And you? Look at you. Humans see another human, though the astute see a human badly haunted, abused, insane...but you see the horns, the hooves, the skin like quicksilver or like smoking embers, the clockwork heart or veins made of ice. You are a Changeling, one of the Lost, and you will never be the same.

Regardless of if a Lost can reclaim their mortal lives or not, every one of them is changed forever, warped with faestuff and magic into Beasts, shadowy Darklings, or the Fairest of them All, and all too many of them are hunted by their former captors. Against this, the Lost band together into Freeholds, and observe complex cycles of power to confuse the Gentry. In the Western Hemisphere, power cycles with the Season, each season dominating a different ideology and tactic against the Keepers, whether ignoring their dread influence as Spring does or sharpening blades in preparation to repay the goddamn fuckers as Summer hopes, the Freeholds bind the Lost together...though every Lost is broken and mad in some way, and invariably, duels are declared and the Hedge is fed in blood.

Assuming you ever got out in the first place.

Changeling Souls are tatterdemalion things, fragments of the original person (if you're lucky) bound to hedgestuff and magic with fae thread and held together with whatever holds the changeling's physical body together. They are at once truly magical souls beyond even the Mages and pitiable, broken things.

Geist: The Sin-Eaters

You died.

And you made a deal. A Bargain. Because you refused to stay dead, and in that eternal instant after you slid out of the mortal coil, you were approached by a thing that offered you a return to life in exchange for power over life and death and a second change...and possibly a third, fourth, and fifth chance.

Oh, and it's tagging along with you.

You rise again as a Sin-Eater, and you are bound to a Geist. Truly ancient ghosts who have blended with or become or somehow otherwise joined with conceptual-death spirits, Geister are insane, powerful entities that embody the way they died and little else, and seek out those who have a particular spark for life but have died regardless. And now you exist as a supernatural hybrid, with the Geist bonded to your soul and a true purpose in your new life. You are alive, and having been on the other side, you know how much that fucking means.

It also means you're a veritable beacon for ghosts, both the relatively sane new dead and the insane, violent old, and everything between. You are a shepherd for the dead if you choose to be so, or a reaper for the living. Because that's the thing: you know what happens when you die. Hell, you can visit the Underworld, and often may for many reasons, whether to make sure a ghost gets on toward the ultimate afterlife or to bargain with the alien Kerberos who rule the Domains of the Dead...killing your foes doesn't have the same moral quandary.

Though you may come to realize that keeping your enemies alive is more handy. Knowing the mysteries of Death is peculiar like that. Assuming you CAN kill your foes. For the irony of the fates has claws even here, and the dearest foes of the Sin-Eaters are those who will not die, the Ab-mortals, who have found dark ways to shunt death's energy aside. Slashers are sustained by the legacy of their kills, but here you have a foe literally kept immortal by its killings...and quite a foe they make.

Personal Note: Geist is the successor of sorts to Wraith: the Oblivion, which is bar none the single bleakest, darkest thing White Wolf EVER published. It's fascinating stuff, but almost impossibly grim and hard to run. Geist is much more about celebrating life and death, and is one of my personal favorites, but it has the unique trait of being overly celebrant and light-hearted until it isn't. Horrifying tragic, painful deaths are part and parcel to the setting as a ghost-heavy game.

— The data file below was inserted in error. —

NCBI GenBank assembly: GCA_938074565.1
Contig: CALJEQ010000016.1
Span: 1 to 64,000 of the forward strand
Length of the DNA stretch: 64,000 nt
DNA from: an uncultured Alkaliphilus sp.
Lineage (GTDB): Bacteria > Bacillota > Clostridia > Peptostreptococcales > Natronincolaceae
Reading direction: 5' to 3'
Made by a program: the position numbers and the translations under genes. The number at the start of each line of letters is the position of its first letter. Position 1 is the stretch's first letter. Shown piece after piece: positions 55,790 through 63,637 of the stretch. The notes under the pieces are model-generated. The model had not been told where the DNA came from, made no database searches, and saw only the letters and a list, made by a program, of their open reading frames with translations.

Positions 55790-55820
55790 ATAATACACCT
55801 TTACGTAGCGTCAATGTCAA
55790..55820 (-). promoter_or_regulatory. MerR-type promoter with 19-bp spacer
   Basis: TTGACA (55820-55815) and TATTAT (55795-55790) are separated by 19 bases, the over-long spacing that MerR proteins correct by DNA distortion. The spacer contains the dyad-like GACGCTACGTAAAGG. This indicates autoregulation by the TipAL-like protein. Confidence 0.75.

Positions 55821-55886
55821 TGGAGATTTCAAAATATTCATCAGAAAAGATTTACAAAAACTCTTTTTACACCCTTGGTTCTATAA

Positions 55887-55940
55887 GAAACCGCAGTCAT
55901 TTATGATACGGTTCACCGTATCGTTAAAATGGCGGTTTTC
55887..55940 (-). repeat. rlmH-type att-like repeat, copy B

Demon: The Descent

You...weren't human, exactly. You probably appeared as one. Acted as one. Maybe for a few hours, maybe for decades. You acted in accordance with a far greater plan, though. HOwever human you appeared, you were something else, part of the plan, part of the Infrastructure of the universe. You were an Angel in service to and directly connected to the God-Machine.

Then you fell. Maybe from a small rebellion -- turning left when the Plan had you turn right. Or maybe you were sent to kill a human at a given time, but spent too long around them and couldn't bring yourself to do it. Or maybe you were assigned to guard a particular location for years and years...and suddenly replaced. And unable to cope.

Regardless of your Catalyst, you fell. You became a Demon, one of the Unchained. And now you have entered into a realm of espionage and subterfuge that makes the Cold War look like child's play. As a Demon, you exist in two parts. Or more. One part of you is your human shell. This is not you, exactly, but it is the shape, the form, the existence you inhabit to keep your true self, the techgnostic body of a demon hidden from the Angels. You have an Incarnation, the purpose for which the God-Machine made you, and now it is yours to do with as you will, be you Destroyer, Guardian, Messenger, or besides. And you follow your Agenda, which binds you both to other Demons -- warily, for as Demons you are perfect liars -- and to a view of both your own purpose and that of the God-Machine. Perhaps your Agenda is to sabotage the God-Machine's infrastructure however you can, or perhaps you wish to rejoin the God-Machine's choirs of Angels, but on your terms.

But you are hunted. Angels will seek to bring you in, whether because they cared about you before or because they are tasked with bringing you in. And as a Demon you are cut from the virtual all-knowledge of the God-Machine...but you still have the ability to warp the very programming of reality. And if you're smart, you will cultivate many other existences as many other humans...even taking their existence wholly, if you have the stomach for it and can lure them into the right Demonic Pact...